Although many enjoy the possibility of studying abroad, they are unwilling to sacrifice time off from studying for leisurely travel.
Jessica feels visiting Europe would be beneficial for her specialization in Renaissance history, however, her travel ambitions are put on hold while completing her degree has become more critical.
“I definitely plan on going to graduate school. There is no question in my mind,” says Danielle, a Communication science and disorders major who wishes to specialize in working with the deaf population. “I was also considering going for a dual major with music therapy. I lack musical talent to be a performing virtuoso, but I’ve seen what music can do to help people. Music is something I love and I feel it has incredible healing power. I’m also planning to pursue a Ph.D.
As for the traveling bit, I would really like the opportunity to study abroad, probably in Australia, England, or somewhere else in Europe. I know that quite a few universities in Australia offer speech pathology, so I think I could easily do a study abroad there. There are about a thousand other places I want to travel to that have nothing to do with school. So I do want to get my fair share of traveling in there. But, my education comes first.”
Becky is a Communication studies major who plans to hit it big in the realm of advertising. “I plan to get a master’s after a few years," she says. "I’ll travel when I’m rich.”
Marriage plans becoming lower priority
Marriage is also increasingly becoming a lower priority. The students interviewed were generally content with postponing marriage six to eight years longer. Those currently engaged were dedicated foremost to finishing their education.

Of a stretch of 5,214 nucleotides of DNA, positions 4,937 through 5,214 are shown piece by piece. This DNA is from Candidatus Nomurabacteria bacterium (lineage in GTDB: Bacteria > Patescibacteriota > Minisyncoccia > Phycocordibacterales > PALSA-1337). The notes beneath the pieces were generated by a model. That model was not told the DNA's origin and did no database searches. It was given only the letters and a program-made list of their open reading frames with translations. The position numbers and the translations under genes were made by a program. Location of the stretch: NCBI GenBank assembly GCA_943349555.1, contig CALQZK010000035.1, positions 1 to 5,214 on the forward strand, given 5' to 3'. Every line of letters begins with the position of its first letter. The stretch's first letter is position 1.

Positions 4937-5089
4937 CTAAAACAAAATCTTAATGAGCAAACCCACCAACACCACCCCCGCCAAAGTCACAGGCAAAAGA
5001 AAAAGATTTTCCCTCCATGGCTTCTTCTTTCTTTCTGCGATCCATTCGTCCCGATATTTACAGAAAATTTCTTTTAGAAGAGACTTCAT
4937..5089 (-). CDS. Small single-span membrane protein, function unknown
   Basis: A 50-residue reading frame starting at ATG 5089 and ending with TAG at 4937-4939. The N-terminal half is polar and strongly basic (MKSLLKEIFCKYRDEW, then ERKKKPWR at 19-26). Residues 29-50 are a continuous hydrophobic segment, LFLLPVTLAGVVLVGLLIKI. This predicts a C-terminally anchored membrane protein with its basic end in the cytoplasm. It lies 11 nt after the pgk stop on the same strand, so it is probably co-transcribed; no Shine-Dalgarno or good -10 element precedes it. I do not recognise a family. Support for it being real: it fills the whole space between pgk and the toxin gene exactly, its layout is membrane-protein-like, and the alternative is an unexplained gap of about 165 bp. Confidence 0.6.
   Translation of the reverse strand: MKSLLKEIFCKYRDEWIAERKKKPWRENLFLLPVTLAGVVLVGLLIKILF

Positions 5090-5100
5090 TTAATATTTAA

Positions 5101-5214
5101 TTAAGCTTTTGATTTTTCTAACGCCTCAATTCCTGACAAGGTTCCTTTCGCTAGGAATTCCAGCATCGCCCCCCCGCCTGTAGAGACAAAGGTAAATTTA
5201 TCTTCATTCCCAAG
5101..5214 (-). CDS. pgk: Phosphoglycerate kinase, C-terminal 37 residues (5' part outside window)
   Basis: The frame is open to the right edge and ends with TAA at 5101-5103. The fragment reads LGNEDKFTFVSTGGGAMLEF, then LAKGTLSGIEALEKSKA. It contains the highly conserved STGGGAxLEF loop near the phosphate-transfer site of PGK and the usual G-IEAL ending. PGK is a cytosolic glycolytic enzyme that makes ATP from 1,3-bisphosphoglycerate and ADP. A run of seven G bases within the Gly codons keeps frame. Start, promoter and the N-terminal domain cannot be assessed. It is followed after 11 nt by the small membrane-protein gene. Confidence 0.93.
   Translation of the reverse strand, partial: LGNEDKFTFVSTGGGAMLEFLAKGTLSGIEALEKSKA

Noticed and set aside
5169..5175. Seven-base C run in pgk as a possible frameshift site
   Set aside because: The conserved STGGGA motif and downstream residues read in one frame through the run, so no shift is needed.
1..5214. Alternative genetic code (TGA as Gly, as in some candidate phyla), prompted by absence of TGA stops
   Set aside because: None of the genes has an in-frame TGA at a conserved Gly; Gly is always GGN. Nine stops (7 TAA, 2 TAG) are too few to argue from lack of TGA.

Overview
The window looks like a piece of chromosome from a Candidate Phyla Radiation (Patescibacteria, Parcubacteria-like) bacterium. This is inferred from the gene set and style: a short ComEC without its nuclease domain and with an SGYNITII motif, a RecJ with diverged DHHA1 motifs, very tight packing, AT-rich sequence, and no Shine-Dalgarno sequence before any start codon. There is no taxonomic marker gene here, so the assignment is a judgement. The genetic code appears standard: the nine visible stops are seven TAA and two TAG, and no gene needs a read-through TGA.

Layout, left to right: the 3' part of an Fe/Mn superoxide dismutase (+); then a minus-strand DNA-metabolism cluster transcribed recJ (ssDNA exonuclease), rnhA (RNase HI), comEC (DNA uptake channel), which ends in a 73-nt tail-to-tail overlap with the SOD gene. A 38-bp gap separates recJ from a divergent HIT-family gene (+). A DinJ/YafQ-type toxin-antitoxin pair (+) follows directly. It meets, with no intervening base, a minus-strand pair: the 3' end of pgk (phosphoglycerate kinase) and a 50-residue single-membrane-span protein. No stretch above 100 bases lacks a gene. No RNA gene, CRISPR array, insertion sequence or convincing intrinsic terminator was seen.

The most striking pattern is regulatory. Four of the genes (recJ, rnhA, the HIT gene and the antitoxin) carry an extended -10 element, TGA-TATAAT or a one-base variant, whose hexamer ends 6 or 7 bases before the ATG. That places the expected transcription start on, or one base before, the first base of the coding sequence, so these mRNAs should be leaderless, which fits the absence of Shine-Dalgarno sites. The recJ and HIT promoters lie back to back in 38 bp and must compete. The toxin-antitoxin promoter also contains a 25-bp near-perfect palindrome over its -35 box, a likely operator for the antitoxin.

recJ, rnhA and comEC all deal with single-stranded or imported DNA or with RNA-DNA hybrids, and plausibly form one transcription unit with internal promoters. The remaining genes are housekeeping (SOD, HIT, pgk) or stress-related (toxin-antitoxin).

“I selected to continue Geology studies in graduate level work not only because I love to learn and research, but I plan to teach at post-secondary level someday. Graduate school is involved in my career goal,” says Jeff, who has been engaged for a year now. “Graduate school has definitely had an impact on my ability to get married when I want to. I really don’t have the time or resources available to me to get the planning done in a reasonable time.”
"Marriage does not interest me," says Helen, a French major. "I’m not currently dating anyone, but I don’t want to get married until I’m, like, 30."
Shawn is unsure of his marriage plans while in medical school. "I need a girlfriend first, but it would not alter my education. I do know people who asked for deferments from med school because they were getting married, so it does happen."
Danielle, however, has considered the prospect of marriage while pursuing her degree and embraces the possibility. But even that comes with its own conditions. "I do plan on getting married eventually, be it when I’m in grad school or not, but it will not interfere with my education. Whoever I marry will have to understand that my education is important to me, and I’m very dedicated to it."
Students with high scholarly ambitions are prevalently facing the challenge of finding ways to delicately balance their academia with flourishing in other significant areas.
As it becomes increasingly standard for students to continue their education well into their 20′s, are bachelor degrees quickly becoming obsolete? And how could this trend ultimately affect our generation of debt-laden graduates in a competitive job market?
* Some names have been altered
Baby Steps are Key ~†~